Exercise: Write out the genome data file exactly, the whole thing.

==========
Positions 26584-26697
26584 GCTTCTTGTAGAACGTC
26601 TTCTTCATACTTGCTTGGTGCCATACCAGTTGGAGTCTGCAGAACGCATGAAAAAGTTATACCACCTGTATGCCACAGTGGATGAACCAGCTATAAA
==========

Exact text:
Positions 26584-26697
26584 GCTTCTTGTAGAACGTC
26601 TTCTTCATACTTGCTTGGTGCCATACCAGTTGGAGTCTGCAGAACGCATGAAAAAGTTATACCACCTGTATGCCACAGTGGATGAACCAGCTATAAA